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G. T. Timberlake, S. A. Grose, J. H. Maino; Preferred Retinal Locus (PRL) - Hand Coordination in Fine Manual Tasks. Invest. Ophthalmol. Vis. Sci. 2007;48(13):3547.
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Individuals with central scotomas from macular degeneration have difficulties performing fine manual tasks, but the visuomotor basis of this impairment has not been investigated. Our goal is to characterize manual manipulation by measuring spatial-temporal relationships of the PRL, scotoma, and objects when subjects with central scotomas perform fine manual tasks requiring eye-hand coordination.Method. We developed a technique that enables a subject to see his hand and objects in a scanning laser ophthalmoscope (SLO) while he manipulates the objects. The resulting SLO images show a subject’s hand and objects on the retina while the subject inspects and manipulates them (inset image). Two visually normal subjects and one with a central scotoma (PRL 9.8° visually below foveal position, acuity 0.9 log MAR) performed three tasks: duplicating a model pattern of pegs (inset), tracing an ellipse with the index finger, and tapping target objects in sequence. Positions of the fingers, PRL (or fovea) and objects were measured from recorded SLO images.
The temporal pattern of PRL-finger movement was similar to fovea-finger movements, but the scotoma subject took longer to perform each task and made more errors. Peg pattern duplication took 68 sec for the scotoma subject compared to 14 sec for the normal subjects. Cross correlation analysis showed that finger position lagged PRL position 0.8 sec for the scotoma subject and foveal position 0.3 sec for normal subjects. Portions of the pegs, ellipses, and tapping targets were in scotomatous retina 80-94% of the time and the fingers 19-33% of the time. In terms of errors, the scotoma subject’s fingers were off the ellipse 87% of the time compared to 15% for normals and missed the tapping target 70% of the time compared to 11% for normals.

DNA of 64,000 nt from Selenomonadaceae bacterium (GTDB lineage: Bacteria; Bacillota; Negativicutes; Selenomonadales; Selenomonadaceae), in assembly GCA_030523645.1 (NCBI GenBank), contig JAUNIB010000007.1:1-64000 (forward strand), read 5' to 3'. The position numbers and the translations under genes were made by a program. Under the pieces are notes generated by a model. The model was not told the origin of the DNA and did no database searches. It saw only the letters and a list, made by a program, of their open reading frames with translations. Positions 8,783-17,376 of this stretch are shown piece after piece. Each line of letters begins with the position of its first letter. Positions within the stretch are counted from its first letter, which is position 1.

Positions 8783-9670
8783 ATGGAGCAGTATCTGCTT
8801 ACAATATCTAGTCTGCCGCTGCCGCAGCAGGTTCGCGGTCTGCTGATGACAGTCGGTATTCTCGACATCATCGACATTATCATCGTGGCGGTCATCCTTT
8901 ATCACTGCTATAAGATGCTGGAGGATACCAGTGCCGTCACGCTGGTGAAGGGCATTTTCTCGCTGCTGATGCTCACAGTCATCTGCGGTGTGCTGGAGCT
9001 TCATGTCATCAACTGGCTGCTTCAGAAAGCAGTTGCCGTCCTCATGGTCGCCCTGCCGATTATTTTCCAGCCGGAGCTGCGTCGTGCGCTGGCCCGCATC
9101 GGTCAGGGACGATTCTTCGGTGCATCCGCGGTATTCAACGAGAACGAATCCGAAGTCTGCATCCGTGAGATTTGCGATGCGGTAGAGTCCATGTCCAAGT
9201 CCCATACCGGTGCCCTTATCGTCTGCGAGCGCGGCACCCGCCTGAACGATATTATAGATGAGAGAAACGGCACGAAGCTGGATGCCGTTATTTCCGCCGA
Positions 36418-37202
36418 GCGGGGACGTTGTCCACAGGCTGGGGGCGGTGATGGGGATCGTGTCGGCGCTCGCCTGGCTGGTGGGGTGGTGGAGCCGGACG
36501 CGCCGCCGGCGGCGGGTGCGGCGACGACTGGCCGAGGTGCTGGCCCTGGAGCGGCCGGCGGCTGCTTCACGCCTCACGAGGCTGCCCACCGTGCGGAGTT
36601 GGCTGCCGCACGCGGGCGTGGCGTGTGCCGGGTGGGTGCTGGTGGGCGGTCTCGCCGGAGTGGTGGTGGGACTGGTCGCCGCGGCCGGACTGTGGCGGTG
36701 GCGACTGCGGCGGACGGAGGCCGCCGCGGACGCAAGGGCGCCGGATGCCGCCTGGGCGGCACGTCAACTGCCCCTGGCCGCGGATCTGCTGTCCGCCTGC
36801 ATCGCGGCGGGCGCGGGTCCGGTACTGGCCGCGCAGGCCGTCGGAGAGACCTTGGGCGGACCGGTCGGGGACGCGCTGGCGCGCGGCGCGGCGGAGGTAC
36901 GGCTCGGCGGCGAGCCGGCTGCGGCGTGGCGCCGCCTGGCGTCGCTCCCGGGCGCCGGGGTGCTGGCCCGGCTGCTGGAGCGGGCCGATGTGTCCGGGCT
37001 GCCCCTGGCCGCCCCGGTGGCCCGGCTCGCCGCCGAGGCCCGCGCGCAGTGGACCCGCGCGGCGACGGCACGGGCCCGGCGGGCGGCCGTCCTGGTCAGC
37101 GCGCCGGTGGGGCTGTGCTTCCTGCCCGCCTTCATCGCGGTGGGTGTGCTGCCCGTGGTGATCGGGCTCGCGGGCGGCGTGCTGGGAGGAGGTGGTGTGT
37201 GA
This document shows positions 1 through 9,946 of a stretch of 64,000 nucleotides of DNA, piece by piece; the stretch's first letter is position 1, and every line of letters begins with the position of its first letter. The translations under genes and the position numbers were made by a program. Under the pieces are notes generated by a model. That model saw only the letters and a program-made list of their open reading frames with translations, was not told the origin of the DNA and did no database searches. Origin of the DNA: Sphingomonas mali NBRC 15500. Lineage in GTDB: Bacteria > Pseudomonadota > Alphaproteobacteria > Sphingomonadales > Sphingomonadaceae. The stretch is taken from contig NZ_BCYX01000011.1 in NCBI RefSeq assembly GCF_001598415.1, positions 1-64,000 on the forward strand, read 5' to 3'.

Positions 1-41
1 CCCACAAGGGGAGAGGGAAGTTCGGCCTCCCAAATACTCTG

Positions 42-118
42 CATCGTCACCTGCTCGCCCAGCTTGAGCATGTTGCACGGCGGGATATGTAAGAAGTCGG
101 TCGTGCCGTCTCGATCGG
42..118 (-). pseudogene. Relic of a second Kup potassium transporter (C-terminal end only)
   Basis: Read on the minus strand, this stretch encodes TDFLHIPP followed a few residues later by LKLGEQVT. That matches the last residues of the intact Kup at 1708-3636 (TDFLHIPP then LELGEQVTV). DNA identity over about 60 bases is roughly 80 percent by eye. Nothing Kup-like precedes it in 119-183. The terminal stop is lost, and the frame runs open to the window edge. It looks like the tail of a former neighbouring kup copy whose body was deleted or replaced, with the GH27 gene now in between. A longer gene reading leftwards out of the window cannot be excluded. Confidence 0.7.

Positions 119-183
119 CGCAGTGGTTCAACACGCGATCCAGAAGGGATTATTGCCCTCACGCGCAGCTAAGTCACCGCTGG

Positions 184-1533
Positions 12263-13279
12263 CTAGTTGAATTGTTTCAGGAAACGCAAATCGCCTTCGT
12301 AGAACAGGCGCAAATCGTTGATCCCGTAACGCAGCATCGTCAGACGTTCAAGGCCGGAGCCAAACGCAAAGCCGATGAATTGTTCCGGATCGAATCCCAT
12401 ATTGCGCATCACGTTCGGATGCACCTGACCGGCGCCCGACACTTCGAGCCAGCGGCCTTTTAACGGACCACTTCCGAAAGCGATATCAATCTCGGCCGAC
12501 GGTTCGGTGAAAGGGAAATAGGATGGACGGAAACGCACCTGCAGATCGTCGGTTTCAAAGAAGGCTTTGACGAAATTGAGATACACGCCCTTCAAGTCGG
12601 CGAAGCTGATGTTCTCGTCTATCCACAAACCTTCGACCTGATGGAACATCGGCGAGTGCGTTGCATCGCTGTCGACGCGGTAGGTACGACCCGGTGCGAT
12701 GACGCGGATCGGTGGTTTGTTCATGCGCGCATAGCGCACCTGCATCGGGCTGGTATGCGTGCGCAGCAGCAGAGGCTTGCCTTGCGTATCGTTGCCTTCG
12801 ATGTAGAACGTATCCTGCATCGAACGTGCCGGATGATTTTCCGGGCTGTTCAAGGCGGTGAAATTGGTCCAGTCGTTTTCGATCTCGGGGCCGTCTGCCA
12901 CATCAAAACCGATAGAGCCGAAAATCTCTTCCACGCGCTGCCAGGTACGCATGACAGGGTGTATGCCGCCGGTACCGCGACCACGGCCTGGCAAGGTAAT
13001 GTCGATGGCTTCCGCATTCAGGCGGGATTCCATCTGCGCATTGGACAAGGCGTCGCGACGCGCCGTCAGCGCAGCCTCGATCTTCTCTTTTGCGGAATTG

Our technique allows investigation of fine eye-hand manipulation without the need to calibrate eye tracking devices and coordinate them with hand position measurements. Preliminary measurements suggest that scotomas often obscure target objects and fingers, adversely affecting the ability to perform fine manual tasks.
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